Undergraduate Course: Physical Geography (GEGR08010)
|School||School of Geosciences
||College||College of Science and Engineering
|Credit level (Normal year taken)||SCQF Level 8 (Year 1 Undergraduate)
||Availability||Available to all students
|Summary||The course provides a foundation for the understanding of fundamental concepts and current ideas in physical geography. The course begins by considering in broad terms the development of physical geography and the key concepts and phenomena of change and evolution, cycles, fluxes and events, the environment as resource and hazard, and the human impact on the environment. The remainder of the course explores these themes in more detail in the context of the atmosphere, hydrosphere, pedosphere and biosphere. The course emphasizes the importance of spatial variation, and temporal and spatial scales, and interactions between human society and the biophysical environment.
The course will be structured around a series of lectures that provide a grounding in fundamental concepts associated with physical geography. A series of tutorials enable groups of students to discuss key topics in depth with their tutor and receive feedback on tutorial assignments. Practicals provide the opportunity to learn technical skills that deepen understanding of particular concepts and approaches. All of the key concepts, ideas and information gleaned from lectures, tutorials and practicals need to be followed up by careful study of listed key readings and a selection of the wider readings. A course handbook provides a detailed summary of the course structure.
Entry Requirements (not applicable to Visiting Students)
||Other requirements|| None
|Additional Costs|| None
Information for Visiting Students
|High Demand Course?
Course Delivery Information
|Academic year 2020/21, Available to all students (SV1)
|Learning and Teaching activities (Further Info)
Lecture Hours 22,
Seminar/Tutorial Hours 5,
Supervised Practical/Workshop/Studio Hours 4,
Feedback/Feedforward Hours 2,
Summative Assessment Hours 37,
Programme Level Learning and Teaching Hours 4,
Directed Learning and Independent Learning Hours
|Additional Information (Learning and Teaching)
Students are required to pass both the degree coursework and the exam in order to pass the course.
|Assessment (Further Info)
|Additional Information (Assessment)
||Multiple Choice Exam: 60%, Course Work: 40 %
The assessment is in two parts: a 1500 word (max) degree essay and a multiple choice exam. The degree essay has a choice of titles, and details on the preparation and submission of the course essay are given at the start of the course. The exam consists entirely of multiple choice questions that will assess your understanding of the material across the whole of the course content; this includes material covered in the tutorials and practicals, as well as in the lectures and the relevant associated reading. There will be 50 questions in the exam with a choice from five options for each question. Each correct answer will gain two marks; there will be no marks deducted for incorrect answers.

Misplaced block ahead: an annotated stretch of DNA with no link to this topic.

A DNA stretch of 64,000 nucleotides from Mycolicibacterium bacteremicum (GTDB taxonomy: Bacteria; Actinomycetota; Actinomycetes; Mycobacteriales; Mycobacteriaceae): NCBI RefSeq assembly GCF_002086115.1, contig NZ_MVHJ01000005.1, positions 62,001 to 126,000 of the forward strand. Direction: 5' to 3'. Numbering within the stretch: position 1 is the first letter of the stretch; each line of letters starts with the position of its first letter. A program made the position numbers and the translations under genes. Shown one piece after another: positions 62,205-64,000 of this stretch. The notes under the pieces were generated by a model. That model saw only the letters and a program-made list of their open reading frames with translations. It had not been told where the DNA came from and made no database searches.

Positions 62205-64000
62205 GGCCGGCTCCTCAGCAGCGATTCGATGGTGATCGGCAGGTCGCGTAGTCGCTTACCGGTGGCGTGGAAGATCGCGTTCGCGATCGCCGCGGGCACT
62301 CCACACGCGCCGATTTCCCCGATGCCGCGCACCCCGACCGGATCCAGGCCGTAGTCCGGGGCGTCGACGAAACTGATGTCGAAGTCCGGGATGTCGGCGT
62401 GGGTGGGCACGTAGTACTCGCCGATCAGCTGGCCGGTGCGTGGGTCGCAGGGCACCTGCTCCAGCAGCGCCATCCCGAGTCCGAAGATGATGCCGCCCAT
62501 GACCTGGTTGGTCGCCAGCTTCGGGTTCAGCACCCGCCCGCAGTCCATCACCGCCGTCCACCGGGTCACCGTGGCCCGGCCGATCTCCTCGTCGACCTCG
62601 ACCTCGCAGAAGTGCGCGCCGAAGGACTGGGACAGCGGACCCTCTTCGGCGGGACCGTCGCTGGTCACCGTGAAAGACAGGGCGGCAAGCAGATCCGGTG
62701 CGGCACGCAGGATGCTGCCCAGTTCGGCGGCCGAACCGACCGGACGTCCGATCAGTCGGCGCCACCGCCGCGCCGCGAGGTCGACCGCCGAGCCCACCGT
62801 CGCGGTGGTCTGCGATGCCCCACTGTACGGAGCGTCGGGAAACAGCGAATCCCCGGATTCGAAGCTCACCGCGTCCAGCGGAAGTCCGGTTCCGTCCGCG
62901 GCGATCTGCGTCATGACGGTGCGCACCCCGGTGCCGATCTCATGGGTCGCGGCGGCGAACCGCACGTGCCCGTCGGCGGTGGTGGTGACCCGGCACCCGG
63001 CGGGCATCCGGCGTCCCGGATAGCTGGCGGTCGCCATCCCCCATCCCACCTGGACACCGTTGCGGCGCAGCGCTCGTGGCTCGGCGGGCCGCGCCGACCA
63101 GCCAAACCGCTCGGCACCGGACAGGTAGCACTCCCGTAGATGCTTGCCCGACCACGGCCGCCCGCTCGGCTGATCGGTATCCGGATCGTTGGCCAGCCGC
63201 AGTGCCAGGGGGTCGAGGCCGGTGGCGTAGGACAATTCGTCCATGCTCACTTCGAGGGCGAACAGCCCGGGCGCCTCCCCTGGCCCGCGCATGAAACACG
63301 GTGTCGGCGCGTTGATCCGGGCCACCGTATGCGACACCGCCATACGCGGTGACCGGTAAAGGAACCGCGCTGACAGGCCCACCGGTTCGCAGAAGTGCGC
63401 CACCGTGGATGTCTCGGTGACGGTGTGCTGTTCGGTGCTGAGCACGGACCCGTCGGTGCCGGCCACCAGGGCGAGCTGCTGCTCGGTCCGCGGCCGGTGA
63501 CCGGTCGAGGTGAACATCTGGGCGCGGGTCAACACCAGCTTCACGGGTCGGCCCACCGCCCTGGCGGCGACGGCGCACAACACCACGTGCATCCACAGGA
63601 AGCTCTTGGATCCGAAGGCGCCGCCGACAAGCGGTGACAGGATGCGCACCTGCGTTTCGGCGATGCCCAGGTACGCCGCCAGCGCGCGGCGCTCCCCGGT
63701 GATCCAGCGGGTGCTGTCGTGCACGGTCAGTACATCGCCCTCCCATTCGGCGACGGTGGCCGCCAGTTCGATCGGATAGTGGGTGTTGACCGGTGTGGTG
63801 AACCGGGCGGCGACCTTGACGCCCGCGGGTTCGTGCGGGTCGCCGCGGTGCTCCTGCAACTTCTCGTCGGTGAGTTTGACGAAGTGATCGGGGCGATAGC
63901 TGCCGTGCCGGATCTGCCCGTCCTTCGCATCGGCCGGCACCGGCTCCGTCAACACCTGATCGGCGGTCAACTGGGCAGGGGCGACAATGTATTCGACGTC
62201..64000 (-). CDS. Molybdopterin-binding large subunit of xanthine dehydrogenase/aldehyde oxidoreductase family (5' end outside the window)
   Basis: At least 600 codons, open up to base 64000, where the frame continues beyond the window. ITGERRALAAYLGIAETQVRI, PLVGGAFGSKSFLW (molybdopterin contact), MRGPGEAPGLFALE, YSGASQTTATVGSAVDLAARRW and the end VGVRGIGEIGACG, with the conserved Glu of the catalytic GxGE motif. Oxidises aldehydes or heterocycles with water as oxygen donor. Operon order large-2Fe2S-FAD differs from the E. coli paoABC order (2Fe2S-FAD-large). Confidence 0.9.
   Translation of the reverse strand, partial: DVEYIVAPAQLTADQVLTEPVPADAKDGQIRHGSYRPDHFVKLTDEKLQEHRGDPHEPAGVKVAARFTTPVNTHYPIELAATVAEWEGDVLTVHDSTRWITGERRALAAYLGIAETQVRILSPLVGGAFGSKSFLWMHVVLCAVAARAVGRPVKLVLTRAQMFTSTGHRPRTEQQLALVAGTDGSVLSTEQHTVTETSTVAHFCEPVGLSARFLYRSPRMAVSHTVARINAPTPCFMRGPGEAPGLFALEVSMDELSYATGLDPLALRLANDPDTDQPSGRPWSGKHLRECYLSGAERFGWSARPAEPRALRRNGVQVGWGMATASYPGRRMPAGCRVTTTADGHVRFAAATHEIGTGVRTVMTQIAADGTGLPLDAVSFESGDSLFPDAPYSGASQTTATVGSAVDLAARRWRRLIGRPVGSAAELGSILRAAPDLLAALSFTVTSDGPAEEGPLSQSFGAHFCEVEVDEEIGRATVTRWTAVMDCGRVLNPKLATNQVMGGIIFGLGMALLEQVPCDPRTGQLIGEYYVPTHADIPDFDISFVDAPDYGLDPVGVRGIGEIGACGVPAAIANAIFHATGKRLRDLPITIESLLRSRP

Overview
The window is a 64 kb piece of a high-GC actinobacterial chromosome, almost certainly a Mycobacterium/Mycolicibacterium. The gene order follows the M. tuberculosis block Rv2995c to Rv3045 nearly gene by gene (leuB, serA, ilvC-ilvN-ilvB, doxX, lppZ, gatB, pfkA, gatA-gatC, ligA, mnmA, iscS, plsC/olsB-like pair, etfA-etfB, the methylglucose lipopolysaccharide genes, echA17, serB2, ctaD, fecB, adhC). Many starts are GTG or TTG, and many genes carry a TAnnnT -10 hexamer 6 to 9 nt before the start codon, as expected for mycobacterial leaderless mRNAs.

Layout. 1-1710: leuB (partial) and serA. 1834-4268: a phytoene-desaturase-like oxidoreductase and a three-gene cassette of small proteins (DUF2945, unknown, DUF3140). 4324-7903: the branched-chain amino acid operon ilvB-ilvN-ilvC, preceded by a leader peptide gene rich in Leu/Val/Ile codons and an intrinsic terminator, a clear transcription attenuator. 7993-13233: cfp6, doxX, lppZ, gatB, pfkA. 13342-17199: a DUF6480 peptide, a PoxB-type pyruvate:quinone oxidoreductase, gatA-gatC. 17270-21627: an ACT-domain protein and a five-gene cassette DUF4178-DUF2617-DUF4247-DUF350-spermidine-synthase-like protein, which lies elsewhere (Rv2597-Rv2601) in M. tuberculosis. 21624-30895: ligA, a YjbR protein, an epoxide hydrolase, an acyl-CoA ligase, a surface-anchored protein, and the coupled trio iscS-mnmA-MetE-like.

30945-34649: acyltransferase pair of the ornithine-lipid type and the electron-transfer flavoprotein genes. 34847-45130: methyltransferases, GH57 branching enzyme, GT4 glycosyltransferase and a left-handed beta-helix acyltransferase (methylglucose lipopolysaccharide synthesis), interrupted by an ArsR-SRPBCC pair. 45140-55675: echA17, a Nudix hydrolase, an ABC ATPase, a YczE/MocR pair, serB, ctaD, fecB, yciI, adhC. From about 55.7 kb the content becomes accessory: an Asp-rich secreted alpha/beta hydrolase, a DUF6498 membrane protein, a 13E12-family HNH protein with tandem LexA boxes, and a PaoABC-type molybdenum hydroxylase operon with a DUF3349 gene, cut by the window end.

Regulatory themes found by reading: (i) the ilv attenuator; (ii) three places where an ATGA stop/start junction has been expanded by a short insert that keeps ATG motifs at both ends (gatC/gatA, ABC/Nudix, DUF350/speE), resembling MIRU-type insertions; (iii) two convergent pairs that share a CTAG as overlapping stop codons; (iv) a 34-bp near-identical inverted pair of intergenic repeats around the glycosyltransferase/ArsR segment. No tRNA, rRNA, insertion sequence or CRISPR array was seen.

||During this course formative feedback will be provided in various ways, including oral and/or written comments you receive on your tutorial or practical assignments and feedback on responses to questions in lectures. Such formative feedback is very important as it helps you to improve your understanding of the course content and to refine your skills in writing more clearly and concisely. Written feedback is provided on the degree essay and there is an opportunity to discuss this in the following semester.
||Hours & Minutes
|Main Exam Diet S2 (April/May)||2:00|
|Resit Exam Diet (August)||Physical Geography||2:00|
On completion of this course, the student will be able to:
- an understanding of the nature and development of physical geography
- an appreciation of the concepts and phenomena of change, evolution, cycles, fluxes and individual events as the context for understanding the physical geography of the present world
- an appreciation of the way the biophysical environment interacts with human societies
- an understanding of the major processes involved in the atmosphere, the hydrosphere, the pedosphere and the biosphere
- an appreciation of the importance of spatial and temporal variation and scale in physical geography
|1. Cox, C.B. and Moore, P.D. 2010 Biogeography: An Ecological and Evolutionary Approach (8th edn) (Wiley).|
2. Holden, J. 2012 An Introduction to Physical Geography and the Environment (3rd edn) (Pearson).
3. Goudie, A.S. 2013 The Human Impact on the Natural Environment (7th edn) (Wiley).
4. Lomolino, M.V., Riddle, B.R., Whittaker, R.J. and Brown, J.H. 2010 Biogeography 4th edn (Sinauer Associates Inc.).
5. Shonk, J. 2013 Introducing Meteorology (Dunedin Academic Press).
|Graduate Attributes and Skills
||Students will gain experience of critically evaluating scientific papers and of synthesizing information, of producing written summaries and analyses, of discussing issues in a group (tutorial) format, and of undertaking the practical analysis of environmental processes.
||This course is open to all university students: priority for places is given to students on the Geography degree programmes and Sustainable Development.
|Keywords||Physical geography,atmosphere,hydrosphere,pedosphere,biosphere,environment,human society
|Course organiser||Prof Peter Nienow
Tel: (0131 6)50 9139
|Course secretary||Miss Carry Arnold
Tel: (0131 6)50 9847